Endometrial carcinoma is the most frequent gynecologic cancer in the USA. Over 80% of patients have type I cancers with the classic estrogen-dependent endometrioid histology. Type II cancers have a different molecular profile associated with more virulent disease and diminished survival and includes uterine serous papillary carcinomas and clear cell carcinomas. The Cancer Genome Atlas has defined four molecular subtypes of endometrial cancer, based on somatic mutations, copy number alterations, and microsatellite instability status. Over 75% of patients present with irregular or postmenopausal bleeding. Surgical staging includes a total hysterectomy, bilateral salpingo-oophorectomy, and pelvic and para-aortic lymph node sampling which can be performed via a laparotomy, laparoscopy, or robotic surgery. Surgery, where possible, constitutes the definitive primary treatment for most patients with endometrial carcinoma. Primary radiation therapy and primary hormonal therapy are alternatives for inoperable patients. Adjuvant therapy for stage I disease is determined by age, depth of myometrial invasion, lymph-vascular space invasion, and tumor grade. For patients with advanced and recurrent disease radiation therapy, chemotherapy and hormonal therapy are utilized. Paclitaxel (T), carboplatin (C), cisplatin (P), and doxorubicin (A) are the most active single agents with TC and TAP being the most effective combination chemotherapy regimens. Hormonal therapy includes oral progestins, the progesterone-containing intrauterine device, tamoxifen, gonadotropin-releasing hormone analogs, and aromatase inhibitors. Emerging biologic agents with activity include bevacizumab and mammalian target of rapamycin (mTOR) inhibitors. Tumor molecular profiling, minimal invasive surgery, sentinel lymph node assessment, and integration of novel biologic therapies are likely to have a greater role in the future.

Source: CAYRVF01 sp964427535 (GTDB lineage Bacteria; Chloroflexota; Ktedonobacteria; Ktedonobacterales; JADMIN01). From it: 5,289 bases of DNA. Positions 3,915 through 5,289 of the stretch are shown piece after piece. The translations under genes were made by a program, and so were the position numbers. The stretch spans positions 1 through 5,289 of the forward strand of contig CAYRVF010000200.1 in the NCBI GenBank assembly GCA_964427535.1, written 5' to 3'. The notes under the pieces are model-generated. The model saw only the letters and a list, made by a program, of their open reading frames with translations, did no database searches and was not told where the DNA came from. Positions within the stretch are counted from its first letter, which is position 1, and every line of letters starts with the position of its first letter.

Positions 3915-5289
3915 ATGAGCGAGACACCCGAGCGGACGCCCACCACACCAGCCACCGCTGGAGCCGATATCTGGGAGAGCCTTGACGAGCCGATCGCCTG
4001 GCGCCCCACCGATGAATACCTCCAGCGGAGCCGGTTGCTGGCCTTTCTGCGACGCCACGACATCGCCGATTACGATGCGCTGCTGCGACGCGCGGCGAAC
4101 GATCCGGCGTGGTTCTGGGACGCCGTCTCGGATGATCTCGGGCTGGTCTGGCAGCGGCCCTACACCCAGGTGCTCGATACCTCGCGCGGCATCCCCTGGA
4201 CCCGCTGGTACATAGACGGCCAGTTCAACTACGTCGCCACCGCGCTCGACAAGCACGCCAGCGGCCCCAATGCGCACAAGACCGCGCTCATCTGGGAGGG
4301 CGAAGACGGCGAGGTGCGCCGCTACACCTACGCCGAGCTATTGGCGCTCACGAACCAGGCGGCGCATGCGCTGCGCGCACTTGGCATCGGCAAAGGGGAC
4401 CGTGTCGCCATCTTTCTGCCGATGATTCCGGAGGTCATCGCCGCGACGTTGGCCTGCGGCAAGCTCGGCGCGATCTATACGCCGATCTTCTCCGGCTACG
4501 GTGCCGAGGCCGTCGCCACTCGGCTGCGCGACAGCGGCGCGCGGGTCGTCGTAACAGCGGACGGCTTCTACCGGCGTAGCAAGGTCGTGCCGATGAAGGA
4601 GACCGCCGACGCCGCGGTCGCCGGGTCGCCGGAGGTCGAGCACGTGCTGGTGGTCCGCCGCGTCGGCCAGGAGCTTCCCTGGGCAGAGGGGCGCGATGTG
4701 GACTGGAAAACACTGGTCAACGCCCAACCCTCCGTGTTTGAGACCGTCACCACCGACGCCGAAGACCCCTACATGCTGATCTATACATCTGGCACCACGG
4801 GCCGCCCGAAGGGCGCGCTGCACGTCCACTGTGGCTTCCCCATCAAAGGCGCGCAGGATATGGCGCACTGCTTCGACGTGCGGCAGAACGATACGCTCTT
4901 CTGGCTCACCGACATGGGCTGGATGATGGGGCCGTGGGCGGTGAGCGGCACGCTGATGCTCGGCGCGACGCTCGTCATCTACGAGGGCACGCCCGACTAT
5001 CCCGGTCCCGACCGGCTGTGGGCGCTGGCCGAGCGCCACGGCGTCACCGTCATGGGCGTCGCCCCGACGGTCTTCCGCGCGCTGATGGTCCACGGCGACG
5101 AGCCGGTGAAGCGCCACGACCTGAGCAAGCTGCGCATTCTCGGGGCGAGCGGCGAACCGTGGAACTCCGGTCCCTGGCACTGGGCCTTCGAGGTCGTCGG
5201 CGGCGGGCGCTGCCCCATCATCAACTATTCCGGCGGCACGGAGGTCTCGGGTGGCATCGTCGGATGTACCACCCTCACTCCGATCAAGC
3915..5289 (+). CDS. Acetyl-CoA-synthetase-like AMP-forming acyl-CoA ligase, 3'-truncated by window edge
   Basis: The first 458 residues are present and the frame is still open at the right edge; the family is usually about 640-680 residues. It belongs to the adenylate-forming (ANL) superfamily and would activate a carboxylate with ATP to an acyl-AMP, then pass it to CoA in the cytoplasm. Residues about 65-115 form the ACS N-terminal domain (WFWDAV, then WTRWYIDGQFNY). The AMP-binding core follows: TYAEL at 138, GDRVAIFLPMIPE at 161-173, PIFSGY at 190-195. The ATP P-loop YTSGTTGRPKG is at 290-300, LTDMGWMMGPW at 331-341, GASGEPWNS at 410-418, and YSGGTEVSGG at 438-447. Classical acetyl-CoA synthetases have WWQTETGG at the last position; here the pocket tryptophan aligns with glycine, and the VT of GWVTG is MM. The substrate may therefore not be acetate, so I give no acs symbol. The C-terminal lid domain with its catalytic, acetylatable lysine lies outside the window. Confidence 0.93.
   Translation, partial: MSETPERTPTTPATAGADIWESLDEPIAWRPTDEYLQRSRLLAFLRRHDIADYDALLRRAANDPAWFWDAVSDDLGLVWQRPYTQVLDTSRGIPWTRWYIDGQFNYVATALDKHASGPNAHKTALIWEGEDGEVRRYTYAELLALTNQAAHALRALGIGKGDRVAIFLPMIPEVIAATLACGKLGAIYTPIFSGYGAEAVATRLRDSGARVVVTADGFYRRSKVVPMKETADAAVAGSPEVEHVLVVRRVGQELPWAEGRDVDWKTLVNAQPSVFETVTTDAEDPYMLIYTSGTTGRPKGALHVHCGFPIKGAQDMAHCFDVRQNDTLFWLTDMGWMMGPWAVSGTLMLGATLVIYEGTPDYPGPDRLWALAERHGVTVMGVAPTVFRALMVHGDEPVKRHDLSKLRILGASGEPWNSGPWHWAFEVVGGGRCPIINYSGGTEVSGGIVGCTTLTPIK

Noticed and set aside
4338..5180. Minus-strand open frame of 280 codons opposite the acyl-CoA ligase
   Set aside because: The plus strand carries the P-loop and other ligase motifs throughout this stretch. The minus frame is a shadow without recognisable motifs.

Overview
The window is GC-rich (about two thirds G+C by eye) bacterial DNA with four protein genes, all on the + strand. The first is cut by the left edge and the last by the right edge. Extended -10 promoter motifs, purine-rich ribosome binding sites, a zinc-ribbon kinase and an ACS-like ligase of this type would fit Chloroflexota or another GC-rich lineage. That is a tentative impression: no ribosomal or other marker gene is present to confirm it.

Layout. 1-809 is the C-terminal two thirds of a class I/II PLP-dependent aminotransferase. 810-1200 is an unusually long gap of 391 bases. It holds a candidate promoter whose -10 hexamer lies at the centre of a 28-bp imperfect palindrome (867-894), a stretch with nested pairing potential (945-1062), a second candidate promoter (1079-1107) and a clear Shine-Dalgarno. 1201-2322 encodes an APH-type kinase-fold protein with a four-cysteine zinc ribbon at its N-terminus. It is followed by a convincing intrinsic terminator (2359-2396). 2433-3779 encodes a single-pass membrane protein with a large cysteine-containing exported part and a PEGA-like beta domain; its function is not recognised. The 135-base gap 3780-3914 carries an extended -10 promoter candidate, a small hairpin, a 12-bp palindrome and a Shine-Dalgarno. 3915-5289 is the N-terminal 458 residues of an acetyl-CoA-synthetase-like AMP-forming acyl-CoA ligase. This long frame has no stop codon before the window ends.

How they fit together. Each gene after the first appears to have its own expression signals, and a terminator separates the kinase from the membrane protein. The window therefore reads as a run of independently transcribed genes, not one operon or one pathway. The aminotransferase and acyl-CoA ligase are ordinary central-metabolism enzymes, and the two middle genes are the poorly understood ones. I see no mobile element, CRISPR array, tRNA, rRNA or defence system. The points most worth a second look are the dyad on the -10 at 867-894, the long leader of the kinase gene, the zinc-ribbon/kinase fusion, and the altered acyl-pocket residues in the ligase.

- Endometrial cancer
- Endometrial hyperplasia
- Hormonal therapy
- Radiation therapy
- Uterine papillary serous carcinoma